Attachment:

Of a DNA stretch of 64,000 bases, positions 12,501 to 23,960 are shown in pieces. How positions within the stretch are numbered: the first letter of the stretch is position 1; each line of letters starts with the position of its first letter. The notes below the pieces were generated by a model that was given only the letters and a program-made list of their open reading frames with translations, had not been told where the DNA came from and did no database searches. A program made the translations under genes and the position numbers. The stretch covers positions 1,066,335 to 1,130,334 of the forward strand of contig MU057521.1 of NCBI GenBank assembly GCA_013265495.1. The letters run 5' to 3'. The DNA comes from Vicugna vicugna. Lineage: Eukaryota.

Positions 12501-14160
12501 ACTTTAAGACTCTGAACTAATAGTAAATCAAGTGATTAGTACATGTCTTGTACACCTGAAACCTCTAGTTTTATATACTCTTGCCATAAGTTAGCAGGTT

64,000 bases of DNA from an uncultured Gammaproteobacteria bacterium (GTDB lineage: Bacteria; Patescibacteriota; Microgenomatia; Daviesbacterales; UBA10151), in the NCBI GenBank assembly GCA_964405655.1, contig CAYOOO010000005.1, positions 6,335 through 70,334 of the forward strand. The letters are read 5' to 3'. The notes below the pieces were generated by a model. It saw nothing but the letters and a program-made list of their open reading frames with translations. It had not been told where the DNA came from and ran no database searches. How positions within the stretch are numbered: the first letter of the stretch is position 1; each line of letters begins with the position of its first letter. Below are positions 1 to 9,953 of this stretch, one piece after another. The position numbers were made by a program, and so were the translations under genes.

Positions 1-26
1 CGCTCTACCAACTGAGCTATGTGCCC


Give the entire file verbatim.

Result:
Of a DNA stretch of 64,000 bases, positions 12,501 to 23,960 are shown in pieces. How positions within the stretch are numbered: the first letter of the stretch is position 1; each line of letters starts with the position of its first letter. The notes below the pieces were generated by a model that was given only the letters and a program-made list of their open reading frames with translations, had not been told where the DNA came from and did no database searches. A program made the translations under genes and the position numbers. The stretch covers positions 1,066,335 to 1,130,334 of the forward strand of contig MU057521.1 of NCBI GenBank assembly GCA_013265495.1. The letters run 5' to 3'. The DNA comes from Vicugna vicugna. Lineage: Eukaryota.

Positions 12501-14160
12501 ACTTTAAGACTCTGAACTAATAGTAAATCAAGTGATTAGTACATGTCTTGTACACCTGAAACCTCTAGTTTTATATACTCTTGCCATAAGTTAGCAGGTT

64,000 bases of DNA from an uncultured Gammaproteobacteria bacterium (GTDB lineage: Bacteria; Patescibacteriota; Microgenomatia; Daviesbacterales; UBA10151), in the NCBI GenBank assembly GCA_964405655.1, contig CAYOOO010000005.1, positions 6,335 through 70,334 of the forward strand. The letters are read 5' to 3'. The notes below the pieces were generated by a model. It saw nothing but the letters and a program-made list of their open reading frames with translations. It had not been told where the DNA came from and ran no database searches. How positions within the stretch are numbered: the first letter of the stretch is position 1; each line of letters begins with the position of its first letter. Below are positions 1 to 9,953 of this stretch, one piece after another. The position numbers were made by a program, and so were the translations under genes.

Positions 1-26
1 CGCTCTACCAACTGAGCTATGTGCCC